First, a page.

Danville considers study on how to ease drainage problems at industrial area

Danville considers study on how to ease drainage problems at industrial area

DANVILLE — Aldermen on Tuesday will consider spending $20,000 on a study to find a solution to drainage problems that affect a potential economic development property, the former Heatcraft plant in Danville.

The 345,000-square-foot industrial facility at 1625 E. Voorhees St. housed Heatcraft, a refrigeration products manufacturer, until the company consolidated operations in Georgia about four years ago. Heatcraft Refrigeration Products Inc. employed 46 salaried workers at its Danville plant and 268 hourly workers.

Since Heatcraft's closing, the facility has been vacant, and local officials believe its potential for new development would improve if some long-term drainage problems in the area were solved.

The facility is listed on Vermilion Advantage's list of available industrial properties on its website for $1.6 million or for lease. And as of last year, the property is in a new tax increment financing district that the city created along that section of East Voorhees Street that includes several industrial properties.

According to city administration officials, when nearby Koehn Creek floods, water flows onto the former Heatcraft property, causing problems. City administration officials said when Heatcraft was still operating, sets of doors at one section of the facility were opened to actually let the excess water flow through.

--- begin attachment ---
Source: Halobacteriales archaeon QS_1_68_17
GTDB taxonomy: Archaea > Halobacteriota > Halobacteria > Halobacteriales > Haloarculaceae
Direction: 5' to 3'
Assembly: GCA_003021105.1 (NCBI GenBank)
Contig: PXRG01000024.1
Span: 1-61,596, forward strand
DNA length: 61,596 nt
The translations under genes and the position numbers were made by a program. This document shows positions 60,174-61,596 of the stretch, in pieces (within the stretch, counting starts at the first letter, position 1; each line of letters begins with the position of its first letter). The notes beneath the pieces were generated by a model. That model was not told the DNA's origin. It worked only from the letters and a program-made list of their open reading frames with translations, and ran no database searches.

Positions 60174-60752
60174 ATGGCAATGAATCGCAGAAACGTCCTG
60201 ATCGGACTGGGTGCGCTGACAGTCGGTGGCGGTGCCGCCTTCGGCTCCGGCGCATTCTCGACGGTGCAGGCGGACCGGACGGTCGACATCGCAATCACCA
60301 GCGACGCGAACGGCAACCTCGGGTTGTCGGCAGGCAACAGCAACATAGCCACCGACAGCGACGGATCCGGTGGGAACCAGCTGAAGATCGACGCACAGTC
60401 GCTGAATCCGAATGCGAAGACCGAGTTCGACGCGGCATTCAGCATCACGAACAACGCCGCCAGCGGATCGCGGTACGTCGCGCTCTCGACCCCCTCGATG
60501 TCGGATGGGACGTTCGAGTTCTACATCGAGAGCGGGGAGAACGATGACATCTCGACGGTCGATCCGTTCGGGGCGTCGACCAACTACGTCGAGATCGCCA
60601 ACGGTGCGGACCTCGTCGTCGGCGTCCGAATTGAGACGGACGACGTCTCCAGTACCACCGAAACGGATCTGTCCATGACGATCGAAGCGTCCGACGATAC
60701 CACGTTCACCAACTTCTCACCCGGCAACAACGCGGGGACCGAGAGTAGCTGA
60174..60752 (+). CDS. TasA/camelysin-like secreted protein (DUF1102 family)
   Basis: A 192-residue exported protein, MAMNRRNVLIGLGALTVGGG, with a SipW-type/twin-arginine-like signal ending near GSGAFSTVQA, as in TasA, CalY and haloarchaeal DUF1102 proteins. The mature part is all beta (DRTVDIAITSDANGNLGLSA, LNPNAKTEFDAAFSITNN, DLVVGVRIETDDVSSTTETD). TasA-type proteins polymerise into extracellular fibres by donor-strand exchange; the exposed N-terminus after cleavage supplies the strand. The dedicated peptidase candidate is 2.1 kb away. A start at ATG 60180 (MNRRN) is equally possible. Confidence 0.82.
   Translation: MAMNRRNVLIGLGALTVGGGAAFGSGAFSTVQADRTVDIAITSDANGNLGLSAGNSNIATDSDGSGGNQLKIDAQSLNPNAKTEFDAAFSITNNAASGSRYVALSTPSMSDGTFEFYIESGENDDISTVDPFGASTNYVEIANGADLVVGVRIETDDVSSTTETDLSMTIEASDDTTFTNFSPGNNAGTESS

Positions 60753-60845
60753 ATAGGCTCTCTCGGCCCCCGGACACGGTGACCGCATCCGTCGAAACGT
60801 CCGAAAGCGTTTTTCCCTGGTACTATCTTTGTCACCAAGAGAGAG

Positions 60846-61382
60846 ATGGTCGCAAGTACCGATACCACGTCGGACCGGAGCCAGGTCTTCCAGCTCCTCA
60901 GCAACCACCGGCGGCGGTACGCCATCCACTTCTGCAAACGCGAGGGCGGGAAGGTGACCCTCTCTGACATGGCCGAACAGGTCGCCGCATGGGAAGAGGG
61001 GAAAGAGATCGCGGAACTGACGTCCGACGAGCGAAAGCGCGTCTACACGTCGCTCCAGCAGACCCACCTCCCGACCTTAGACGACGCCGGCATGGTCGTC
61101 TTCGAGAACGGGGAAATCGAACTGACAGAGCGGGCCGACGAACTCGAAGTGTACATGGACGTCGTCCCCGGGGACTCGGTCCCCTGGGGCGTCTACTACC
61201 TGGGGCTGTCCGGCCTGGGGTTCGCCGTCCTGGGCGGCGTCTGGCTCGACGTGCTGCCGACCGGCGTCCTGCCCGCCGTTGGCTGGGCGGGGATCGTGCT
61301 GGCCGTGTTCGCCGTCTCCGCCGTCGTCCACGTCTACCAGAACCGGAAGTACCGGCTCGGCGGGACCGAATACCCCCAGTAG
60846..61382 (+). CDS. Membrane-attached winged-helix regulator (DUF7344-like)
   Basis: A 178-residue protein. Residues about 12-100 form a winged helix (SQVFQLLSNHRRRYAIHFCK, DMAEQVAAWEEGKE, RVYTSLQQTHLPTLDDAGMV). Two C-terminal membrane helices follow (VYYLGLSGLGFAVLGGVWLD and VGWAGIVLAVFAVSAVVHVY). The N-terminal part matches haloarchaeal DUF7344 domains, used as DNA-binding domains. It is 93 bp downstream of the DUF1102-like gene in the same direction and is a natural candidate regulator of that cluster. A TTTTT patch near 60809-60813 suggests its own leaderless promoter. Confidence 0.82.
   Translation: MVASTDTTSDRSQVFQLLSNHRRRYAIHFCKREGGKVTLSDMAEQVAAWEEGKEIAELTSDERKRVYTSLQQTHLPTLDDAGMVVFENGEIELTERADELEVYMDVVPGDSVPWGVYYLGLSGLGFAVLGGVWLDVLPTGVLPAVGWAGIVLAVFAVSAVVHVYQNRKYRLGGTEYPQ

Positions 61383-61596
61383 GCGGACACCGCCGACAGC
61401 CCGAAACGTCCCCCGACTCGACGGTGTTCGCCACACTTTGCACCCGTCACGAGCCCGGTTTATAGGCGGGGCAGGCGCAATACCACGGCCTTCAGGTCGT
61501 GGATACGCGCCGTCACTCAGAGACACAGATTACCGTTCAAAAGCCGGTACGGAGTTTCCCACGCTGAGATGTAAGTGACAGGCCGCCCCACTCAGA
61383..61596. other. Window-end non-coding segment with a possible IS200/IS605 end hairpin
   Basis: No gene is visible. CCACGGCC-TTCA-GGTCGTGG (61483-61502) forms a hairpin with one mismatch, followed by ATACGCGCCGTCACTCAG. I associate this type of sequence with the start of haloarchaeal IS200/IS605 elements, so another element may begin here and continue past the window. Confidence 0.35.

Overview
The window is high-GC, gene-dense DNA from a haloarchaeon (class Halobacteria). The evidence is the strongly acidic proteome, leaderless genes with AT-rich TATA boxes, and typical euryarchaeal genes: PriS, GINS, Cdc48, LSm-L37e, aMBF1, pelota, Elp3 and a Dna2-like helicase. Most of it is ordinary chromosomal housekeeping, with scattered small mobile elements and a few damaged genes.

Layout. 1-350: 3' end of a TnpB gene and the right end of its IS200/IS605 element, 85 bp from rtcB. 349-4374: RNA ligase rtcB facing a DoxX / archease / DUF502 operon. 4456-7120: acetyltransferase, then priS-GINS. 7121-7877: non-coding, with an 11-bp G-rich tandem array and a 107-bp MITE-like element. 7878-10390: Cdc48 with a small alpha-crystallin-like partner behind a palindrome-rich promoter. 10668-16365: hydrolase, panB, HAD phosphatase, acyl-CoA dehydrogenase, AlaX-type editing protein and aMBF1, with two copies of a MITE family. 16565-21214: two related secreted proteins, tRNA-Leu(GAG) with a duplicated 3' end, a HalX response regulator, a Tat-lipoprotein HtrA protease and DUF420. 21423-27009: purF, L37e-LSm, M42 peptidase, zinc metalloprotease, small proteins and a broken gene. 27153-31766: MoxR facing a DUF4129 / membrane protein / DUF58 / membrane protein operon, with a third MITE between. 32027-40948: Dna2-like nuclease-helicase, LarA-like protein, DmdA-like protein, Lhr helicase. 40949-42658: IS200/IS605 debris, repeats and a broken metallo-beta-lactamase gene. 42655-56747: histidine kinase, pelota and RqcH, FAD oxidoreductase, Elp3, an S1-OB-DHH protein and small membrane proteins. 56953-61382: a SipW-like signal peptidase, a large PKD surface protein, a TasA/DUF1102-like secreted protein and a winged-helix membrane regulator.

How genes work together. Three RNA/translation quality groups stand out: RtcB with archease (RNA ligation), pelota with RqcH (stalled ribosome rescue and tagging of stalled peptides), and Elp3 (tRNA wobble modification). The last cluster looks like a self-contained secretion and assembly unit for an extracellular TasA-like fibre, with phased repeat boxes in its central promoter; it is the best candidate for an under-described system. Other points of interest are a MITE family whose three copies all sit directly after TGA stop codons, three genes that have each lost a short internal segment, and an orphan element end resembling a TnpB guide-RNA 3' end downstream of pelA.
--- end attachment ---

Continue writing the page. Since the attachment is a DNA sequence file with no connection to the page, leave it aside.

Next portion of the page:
Historically, flooding on Voorhees Street and Koehn Creek have caused flooding issues in the residential neighborhood south of Voorhees.

Chris Milliken, planning and zoning manager with the city, told aldermen on the city council's public services committee that the crux of the problem is north of Voorhees and has developed through the years as more development occurred without water retention.

City administration officials are proposing that the money to pay a private firm to do the study should be taken from the city's Community Development Block Grant funds, which is federal money given to the city each year that can be spent in various ways, including economic development. The city is asking the council to amend this year's plan and take $20,000 of the $80,000 allotted for economic development and put it toward this study, which will determine the best solution to solve the flooding issues.

The council's public services committee approved last week putting the money toward this study, and now the full council will vote on it at its meeting at 6 p.m. Tuesday in the municipal building, 17 W. Main St., Danville.

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